Objective: Palliative care often plays a pivotal role in supporting informal caregivers of persons living with dementia who experience a lack of continuity in care. Dementia caregiver activation, the caregiver’s willingness and ability to navigate care needs, requires communication skills for developing relationships with healthcare providers. Communication activation is important because caregivers facilitate physician and patient information exchange. This study aimed to explore changes in communication outcomes (attitude, knowledge, and skills) and impact on caregiver communication activation (confidence, self-report) following completion of a brief communication module. Methods: A 15-minute asynchronous online module was developed to provide caregivers with communication skills for working with doctors and nurses. Caregivers completed pre/post module measures of communication outcomes, a vignette for applying communication strategies and were interviewed within a week of module completion to assess self-reported communication activation. Module acceptability was also evaluated. Results: Communication knowledge ( P < .01) significantly increased and nearly all participants (99%) demonstrated use of module-specific communication skills after completing the module. While not statistically significant, caregiver attitudes were in the expected direction. Caregiver self-reported communication confidence ( P < .001) significantly increased and 84% of caregivers described communication activation at post-module. Caregivers (83%) were likely to recommend the module. Conclusions: The brief communication module for dementia caregivers in this project offers an online resource with low time-burden that results in caregiver communication activation. Future testing in the clinical setting will increase understanding of its efficacy and integration and could be a viable resource for palliative care providers.
Animal cytoplasmic fatty acid synthase (FAS) represents a unique family of enzymes that are classically thought to be most closely related to fungal polyketide synthase (PKS). Recently, a widespread family of animal lipid metabolic enzymes has been described that bridges the gap between these two ubiquitous and important enzyme classes: the animal FAS–like PKSs (AFPKs). Although very similar in sequence to FAS enzymes that produce saturated lipids widely found in animals, AFPKs instead produce structurally diverse compounds that resemble bioactive polyketides. Little is known about the factors that bridge lipid and polyketide synthesis in the animals. Here, we describe the function of EcPKS2 from Elysia chlorotica , which synthesizes a complex polypropionate natural product found in this mollusc. EcPKS2 starter unit promiscuity potentially explains the high diversity of polyketides found in and among molluscan species. Biochemical comparison of EcPKS2 with the previously described EcPKS1 reveals molecular principles governing substrate selectivity that should apply to related enzymes encoded within the genomes of photosynthetic gastropods. Hybridization experiments combining EcPKS1 and EcPKS2 demonstrate the interactions between the ketoreductase and ketosynthase domains in governing the product outcomes. Overall, these findings enable an understanding of the molecular principles of structural diversity underlying the many molluscan polyketides likely produced by the diverse AFPK enzyme family.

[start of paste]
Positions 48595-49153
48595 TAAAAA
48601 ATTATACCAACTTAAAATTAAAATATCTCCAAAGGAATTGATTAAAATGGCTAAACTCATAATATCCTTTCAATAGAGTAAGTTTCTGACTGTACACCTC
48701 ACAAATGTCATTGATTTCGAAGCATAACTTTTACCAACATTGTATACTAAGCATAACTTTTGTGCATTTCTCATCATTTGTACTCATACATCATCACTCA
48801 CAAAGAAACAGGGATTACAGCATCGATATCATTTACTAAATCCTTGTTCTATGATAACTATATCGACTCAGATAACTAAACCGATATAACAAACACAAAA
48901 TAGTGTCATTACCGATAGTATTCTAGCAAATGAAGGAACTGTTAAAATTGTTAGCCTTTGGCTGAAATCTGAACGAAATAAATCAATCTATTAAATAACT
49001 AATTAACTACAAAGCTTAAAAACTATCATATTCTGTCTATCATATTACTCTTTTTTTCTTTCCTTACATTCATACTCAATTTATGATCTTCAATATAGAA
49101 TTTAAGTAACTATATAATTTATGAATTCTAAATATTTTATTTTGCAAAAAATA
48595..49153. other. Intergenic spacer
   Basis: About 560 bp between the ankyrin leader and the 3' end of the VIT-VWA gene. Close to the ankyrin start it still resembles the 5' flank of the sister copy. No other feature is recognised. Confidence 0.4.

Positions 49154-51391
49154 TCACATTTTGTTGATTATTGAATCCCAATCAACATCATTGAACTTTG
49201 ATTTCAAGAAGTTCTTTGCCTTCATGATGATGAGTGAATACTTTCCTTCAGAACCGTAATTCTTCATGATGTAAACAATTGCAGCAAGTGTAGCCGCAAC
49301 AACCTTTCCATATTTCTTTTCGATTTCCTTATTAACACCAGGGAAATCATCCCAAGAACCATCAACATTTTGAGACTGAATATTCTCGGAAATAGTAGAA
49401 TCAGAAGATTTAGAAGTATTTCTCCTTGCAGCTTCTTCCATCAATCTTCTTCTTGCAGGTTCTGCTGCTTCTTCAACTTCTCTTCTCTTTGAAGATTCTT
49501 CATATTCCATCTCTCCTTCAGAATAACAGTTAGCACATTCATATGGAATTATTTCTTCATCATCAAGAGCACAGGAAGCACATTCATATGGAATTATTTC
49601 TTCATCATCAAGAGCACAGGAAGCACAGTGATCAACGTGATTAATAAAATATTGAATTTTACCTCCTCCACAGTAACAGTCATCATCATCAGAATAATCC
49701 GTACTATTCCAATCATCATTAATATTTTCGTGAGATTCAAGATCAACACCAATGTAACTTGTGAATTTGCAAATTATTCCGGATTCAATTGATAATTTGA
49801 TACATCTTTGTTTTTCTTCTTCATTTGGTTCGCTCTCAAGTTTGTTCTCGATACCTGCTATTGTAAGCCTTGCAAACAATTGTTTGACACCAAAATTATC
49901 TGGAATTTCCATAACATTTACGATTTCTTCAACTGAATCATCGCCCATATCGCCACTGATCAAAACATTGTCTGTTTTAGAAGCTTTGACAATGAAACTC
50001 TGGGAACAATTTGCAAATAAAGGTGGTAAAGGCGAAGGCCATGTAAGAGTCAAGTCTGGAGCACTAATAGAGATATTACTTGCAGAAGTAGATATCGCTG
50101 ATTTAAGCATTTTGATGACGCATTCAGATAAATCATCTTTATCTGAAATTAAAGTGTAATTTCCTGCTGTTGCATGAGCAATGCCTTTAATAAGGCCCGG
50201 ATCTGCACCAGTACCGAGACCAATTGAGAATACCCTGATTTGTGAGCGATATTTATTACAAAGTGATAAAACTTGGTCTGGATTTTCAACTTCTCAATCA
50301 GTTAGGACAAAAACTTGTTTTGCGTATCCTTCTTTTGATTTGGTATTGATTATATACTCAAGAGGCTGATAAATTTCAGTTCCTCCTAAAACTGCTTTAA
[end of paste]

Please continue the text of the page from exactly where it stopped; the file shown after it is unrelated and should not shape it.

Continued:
Drought is associated with adverse environmental and societal impacts across various regions. Therefore, drought monitoring based on a single variable may lead to unreliable information, especially about the onset and persistence of drought. Previous studies show vapor pressure deficit (VPD) data can detect drought onset earlier than other drought indicators such as precipitation. On the other hand, Soil Moisture is a robust indicator for assessing drought persistence. This study introduces a nonparametric multivariate drought index Vapor Pressure Deficit Soil moisture standardized Drought Index (VPDSDI) which is developed by combining vapor pressure deficit (VPD) with soil moisture information. The performance of the multivariate index in terms of drought onset detection is compared with the Standardized Precipitation Index (SPI) for six major drought events across the United States including three flash drought events and three conventional drought events. Additionally, the performance of the proposed index in detecting drought persistence is compared with the Standardized Soil moisture Index (SSI), which is an agricultural drought index. Results indicate the multivariate index detects drought onset always earlier than SPI for conventional events, but VPDSDI detects drought onset earlier than or about the same time as SPI for flash droughts. In terms of persistence, VPDSDI detects persistence almost identical to SSI for both flash and conventional drought events. The results also show that combining VPD with soil moisture reduces the high variability of VPD and produces a smoother index which improves the onset and persistence detection of drought events leveraging VPD and soil moisture information.